What is C-difficile?
Clostridium difficile (also called C. difficile) are bacteria that are widespread in our environment and also exist, usually harmlessly, in our intestines. They can be ‘caught’ from another person or overgrow in your intestine if you have been taking antibiotics or your immune system is compromised. These bacteria cause inflammation of the colon (colitis).
What are the symptoms of C-difficile?
The irritation caused by the C-difficile in your large intestine can result in:
- abdominal cramps
- watery diarrhea that occurs several times a day
More serious C. diff infections can cause: Watery diarrhea that happens several times a day is one of many signs of a C. diff infection. You can have diarrhea and abdominal cramping even with a mild infection. If you have C. diff, your diarrhea will have a very strong, unpleasant odor. In more serious infections, there may be blood in the stool.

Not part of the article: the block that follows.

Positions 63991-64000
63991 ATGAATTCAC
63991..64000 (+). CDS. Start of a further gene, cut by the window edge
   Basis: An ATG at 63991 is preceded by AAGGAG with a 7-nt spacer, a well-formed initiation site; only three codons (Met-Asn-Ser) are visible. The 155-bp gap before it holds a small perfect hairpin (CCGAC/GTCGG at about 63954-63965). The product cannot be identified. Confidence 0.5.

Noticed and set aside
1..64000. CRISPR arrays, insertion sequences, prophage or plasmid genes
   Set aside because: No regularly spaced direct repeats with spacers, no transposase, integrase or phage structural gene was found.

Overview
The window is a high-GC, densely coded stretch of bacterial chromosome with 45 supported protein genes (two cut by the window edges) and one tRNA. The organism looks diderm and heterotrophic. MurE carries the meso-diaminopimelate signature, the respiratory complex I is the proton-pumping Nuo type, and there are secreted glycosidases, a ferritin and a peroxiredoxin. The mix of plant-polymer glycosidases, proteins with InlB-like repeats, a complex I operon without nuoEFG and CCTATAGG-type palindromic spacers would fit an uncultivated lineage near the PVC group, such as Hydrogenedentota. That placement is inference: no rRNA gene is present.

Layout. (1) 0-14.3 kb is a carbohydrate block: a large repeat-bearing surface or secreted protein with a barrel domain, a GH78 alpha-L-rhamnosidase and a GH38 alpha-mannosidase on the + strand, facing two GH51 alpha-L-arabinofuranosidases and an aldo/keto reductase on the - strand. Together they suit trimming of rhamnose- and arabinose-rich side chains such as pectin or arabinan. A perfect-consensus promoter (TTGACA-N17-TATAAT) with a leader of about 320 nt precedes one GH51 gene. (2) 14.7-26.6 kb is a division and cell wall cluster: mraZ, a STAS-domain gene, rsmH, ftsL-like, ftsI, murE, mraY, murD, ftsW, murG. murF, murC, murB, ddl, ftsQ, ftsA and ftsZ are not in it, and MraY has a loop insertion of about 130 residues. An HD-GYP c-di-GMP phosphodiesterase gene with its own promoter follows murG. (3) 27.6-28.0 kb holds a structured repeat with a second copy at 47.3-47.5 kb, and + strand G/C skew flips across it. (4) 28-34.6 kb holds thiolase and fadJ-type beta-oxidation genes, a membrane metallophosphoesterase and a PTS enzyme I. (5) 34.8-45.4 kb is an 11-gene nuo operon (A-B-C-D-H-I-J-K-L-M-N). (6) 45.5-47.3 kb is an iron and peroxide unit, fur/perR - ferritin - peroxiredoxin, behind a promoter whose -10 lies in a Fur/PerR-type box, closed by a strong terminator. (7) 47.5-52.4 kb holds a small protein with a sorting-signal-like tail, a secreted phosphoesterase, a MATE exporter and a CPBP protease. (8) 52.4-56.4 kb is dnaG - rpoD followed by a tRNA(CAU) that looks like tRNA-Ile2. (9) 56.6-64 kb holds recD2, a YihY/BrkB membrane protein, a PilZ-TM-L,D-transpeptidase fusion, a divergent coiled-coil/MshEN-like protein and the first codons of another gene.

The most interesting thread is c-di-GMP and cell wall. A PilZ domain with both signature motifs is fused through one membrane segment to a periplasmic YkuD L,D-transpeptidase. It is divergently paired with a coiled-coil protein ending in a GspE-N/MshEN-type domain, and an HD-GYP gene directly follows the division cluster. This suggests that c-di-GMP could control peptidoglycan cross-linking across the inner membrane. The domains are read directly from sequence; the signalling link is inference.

- excessive diarrhea (more than 10 occurrences a day)
- severe abdominal cramps
- loss of appetite
- weight loss
- accelerated heart rate
- in severe cases, problems with blood pressure and kidney function, and a risk of bowel perforation or toxic megacolon (a condition in which your colon can no longer release gas or stools, and can potentially swell and rupture if left untreated).
What is the medical treatment for C-difficile?
A specific group of antibiotics are active against C-difficile, including Metronidazole, Vancomycin, Fidaxomicin. If your C-difficile infection returns or proves resistant to medication, a fecal transplant may be recommended. Where serious damage to the intestine has occurred, surgery to remove the affected areas may be required.